Emergency Medicine


Introduction to Burns

Burns can occur as a result of exposure of the skin to heat, electricity, abrasive chemicals or radiation. Burns are thus classified into four classes  corresponding to the degree of the injury:

- First degree burns- this type of burn affect only the epidermis, the first or the outer layer of one’s skin, which result in pain and redness. 

- Second degree burns- affects the second layer of skin called the dermis which brings about redness, pain and swelling.

- Third degree burns- penetrates through the first two layers and may be injurious to the bones, muscles and tendons. Pain may not be felt as the underlying nerves may be damaged.

- Fourth degree burns- this type of burn penetrate through the skin and subcutaneous fat layer which affects the bones and muscles.


  • Signs and Symptoms
  • Causes of Burns
  • Risk Factors
  • Preventative Care
  • Diagnosis
  • Treatment
  • Complications associated with Burns
  • Conclusion




Each year,1-2 million of the population in the United States obtain medical care  for burns out of which 50,000-70,000 are hospitalised.   This type of injury most of the time take place at home, work or by traffic accidents. Extremely hot liquids are the cause of burns in children usually. Even minor burns have the tendency to do considerable harm if it is not treated.


Signs and Symptoms

Signs and Symptoms that pertain to burns generally depends on the severity of the burn itself. Thus, a medical doctor will first assess the burn to find out the amount of area which has been affected. Furthermore, he will determine complications like infections, dehydration as well as related defects.


Infections tend to occur in the cases of burns as skin the skin is the natural barrier against infections and other destructive particles. Once the barrier is damaged, infections are inclined to happen. It’s quite difficult to find out if a minor burn is infected or not as the area around the burn may be red and warm which are signs of infections. Other signs of infection include:-

  • Colour change in encircling skin of the burn
  • Exudation of pus
  • Purplish colour present especially when there is swelling.
  • Fever
  • The burn may suddenly  extend deeper into the skin due to infections.


Dehydration may result in burns as significant amount of fluids are lost through the damaged skin. In some cases dehydration could be very severe leading to shock. This condition is generally treated with intravenous or IV fluids. Signs of dehydration include:

  • Thirstiness
  • Dizziness, giddiness or feeling faint when standing up.
  • Feebleness
  • Drying of skin
  • Infrequent urination than normal

Patterns of Burns

Two types of patterns are said to prevail- typical and atypical. The difference between the two is that typical patterns arise from accidental burns whereas atypical may result due to physical abuse. Therefore, typical or accidental burns often occurs in areas of exposed or unprotected skin like arms, neck, face. Atypical burns may materialise in unexposed parts of the skin.

Causes of Burns

Burns generally occur due to the skin being exposed to electricity, radiation, thermal heat or corrosive chemicals. As the name suggest, electric burns are caused due to contact with electric currents, chemical burn due to contact with corrosive chemicals and thermal burns due to contact with hot substances. Radiation is also said to cause burns, long-term exposure to ultraviolet or UV light can cause significant harm. Other sources of radiation like tanning booths and beds which emits UV light. Major burns are usually caused by fire or extremely hot liquids and surfaces. Electricity and certain chemicals can also cause major damage.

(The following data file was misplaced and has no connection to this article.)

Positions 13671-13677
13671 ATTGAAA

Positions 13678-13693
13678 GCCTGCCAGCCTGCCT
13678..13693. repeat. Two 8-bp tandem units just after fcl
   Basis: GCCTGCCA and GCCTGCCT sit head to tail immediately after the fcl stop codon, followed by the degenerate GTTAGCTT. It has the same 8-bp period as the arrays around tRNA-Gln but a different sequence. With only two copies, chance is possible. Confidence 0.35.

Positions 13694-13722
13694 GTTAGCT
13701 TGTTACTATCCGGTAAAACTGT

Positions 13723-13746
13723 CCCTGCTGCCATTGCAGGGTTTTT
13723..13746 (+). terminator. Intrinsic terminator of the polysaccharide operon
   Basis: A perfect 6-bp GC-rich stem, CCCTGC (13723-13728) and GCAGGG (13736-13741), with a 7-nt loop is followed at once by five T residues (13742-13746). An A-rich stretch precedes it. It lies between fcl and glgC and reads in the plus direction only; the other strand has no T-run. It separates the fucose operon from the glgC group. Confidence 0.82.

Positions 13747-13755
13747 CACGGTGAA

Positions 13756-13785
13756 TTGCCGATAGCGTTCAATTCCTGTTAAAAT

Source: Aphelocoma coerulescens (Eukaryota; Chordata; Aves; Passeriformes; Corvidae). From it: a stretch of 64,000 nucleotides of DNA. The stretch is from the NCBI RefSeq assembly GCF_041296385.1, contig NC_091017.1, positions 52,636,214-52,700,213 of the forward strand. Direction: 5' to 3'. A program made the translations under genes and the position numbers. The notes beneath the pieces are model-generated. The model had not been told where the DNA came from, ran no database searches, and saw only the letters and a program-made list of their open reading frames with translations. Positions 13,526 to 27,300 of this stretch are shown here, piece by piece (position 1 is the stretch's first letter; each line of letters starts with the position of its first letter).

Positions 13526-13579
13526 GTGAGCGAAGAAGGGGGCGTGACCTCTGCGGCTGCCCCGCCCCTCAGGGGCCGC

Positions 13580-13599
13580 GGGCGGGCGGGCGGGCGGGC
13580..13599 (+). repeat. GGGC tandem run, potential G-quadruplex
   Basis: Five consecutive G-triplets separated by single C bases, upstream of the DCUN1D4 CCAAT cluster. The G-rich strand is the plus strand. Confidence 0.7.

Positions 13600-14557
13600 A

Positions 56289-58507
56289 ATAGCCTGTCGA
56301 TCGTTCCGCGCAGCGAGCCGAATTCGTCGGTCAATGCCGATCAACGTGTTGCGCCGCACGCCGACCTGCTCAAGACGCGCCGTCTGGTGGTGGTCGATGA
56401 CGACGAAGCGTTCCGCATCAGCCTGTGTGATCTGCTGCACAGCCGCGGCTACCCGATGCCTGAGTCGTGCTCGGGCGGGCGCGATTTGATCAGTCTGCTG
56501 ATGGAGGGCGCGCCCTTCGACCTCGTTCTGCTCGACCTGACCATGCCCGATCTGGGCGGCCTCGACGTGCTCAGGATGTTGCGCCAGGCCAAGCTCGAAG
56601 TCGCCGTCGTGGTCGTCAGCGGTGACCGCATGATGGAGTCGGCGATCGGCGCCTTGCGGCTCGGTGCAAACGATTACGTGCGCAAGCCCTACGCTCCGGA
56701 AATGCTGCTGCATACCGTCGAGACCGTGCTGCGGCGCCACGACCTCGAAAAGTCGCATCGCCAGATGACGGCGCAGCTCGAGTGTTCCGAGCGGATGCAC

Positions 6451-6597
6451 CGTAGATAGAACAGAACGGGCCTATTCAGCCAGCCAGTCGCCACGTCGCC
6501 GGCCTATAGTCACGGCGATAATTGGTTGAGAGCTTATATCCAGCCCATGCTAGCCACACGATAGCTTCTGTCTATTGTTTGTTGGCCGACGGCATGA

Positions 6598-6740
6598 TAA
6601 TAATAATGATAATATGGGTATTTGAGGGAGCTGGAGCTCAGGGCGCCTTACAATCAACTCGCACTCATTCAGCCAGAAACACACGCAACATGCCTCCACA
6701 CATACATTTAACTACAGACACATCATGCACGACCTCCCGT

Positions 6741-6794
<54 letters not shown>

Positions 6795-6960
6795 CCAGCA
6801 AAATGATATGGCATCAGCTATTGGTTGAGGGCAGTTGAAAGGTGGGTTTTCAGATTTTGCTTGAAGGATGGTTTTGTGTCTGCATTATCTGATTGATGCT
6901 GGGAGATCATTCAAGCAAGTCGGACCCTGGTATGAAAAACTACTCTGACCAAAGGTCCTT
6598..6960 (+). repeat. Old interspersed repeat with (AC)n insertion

Risk Factors

  • Unprotected sources of heating and power cords.
  • Incautious smoking
  • Child abuse.
  • Prolonged exposure to the sun
  • Heated surfaces
  • Water heater’s temperature too high
  • Careless storage of injurious chemicals

Preventative Care

Preventative care measures will protect you from being exposed to burns:

  • Smoke detector installation 
  • Designing emergency exits
  • Practicing fire drill and emergency evacuation procedures.
  • Quit smoking and excessive alcohol consumption
  • Familiarising and educating kids about fire safety and burn prevention.

Measures to reduce risk of burn:

  • Immediate first aid
  • Immediate medical care
  • If the burn victim is hospitalised make sure medical care professionals are attending to the patient.


A medical doctor will examine the extent of damage or harm caused by the burn, the intensity of pain, the swelling and will look into the signs and symptoms that would indicate infection to make an accurate diagnosis. Thus, health care professionals grade the injury depending on the complexity of the burn. Urgent medical care is required for patients who have undergone severe burn injuries like when a significant part of the body is burnt, burns caused due to inhalation of smoke, electric burns, physical abuse burns, etc. In an ER (emergency room) the burns are quickly covered with sterilised cloth and patients may be given oxygen and liquids. The injury will be evaluated for causative agents as well as tests will be conducted to assess for infections.

Video of Burns